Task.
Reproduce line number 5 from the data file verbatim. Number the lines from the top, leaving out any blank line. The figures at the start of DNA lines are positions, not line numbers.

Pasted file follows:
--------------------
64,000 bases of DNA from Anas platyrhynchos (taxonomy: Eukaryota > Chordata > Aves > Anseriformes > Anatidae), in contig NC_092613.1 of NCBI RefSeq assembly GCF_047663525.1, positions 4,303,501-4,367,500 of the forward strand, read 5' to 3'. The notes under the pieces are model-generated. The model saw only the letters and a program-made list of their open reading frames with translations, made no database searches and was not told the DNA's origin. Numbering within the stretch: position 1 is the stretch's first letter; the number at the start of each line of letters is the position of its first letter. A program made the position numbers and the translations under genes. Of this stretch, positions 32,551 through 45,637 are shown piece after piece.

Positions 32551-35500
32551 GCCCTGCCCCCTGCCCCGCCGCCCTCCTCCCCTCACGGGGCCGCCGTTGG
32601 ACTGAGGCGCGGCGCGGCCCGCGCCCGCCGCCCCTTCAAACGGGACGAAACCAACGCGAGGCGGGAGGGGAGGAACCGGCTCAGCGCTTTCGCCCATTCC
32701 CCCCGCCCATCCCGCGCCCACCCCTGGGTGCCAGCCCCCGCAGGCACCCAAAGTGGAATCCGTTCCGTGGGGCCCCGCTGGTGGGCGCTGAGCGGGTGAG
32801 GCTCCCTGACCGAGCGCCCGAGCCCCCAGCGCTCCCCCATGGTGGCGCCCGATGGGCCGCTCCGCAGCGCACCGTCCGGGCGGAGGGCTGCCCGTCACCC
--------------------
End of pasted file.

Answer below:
32701 CCCCGCCCATCCCGCGCCCACCCCTGGGTGCCAGCCCCCGCAGGCACCCAAAGTGGAATCCGTTCCGTGGGGCCCCGCTGGTGGGCGCTGAGCGGGTGAG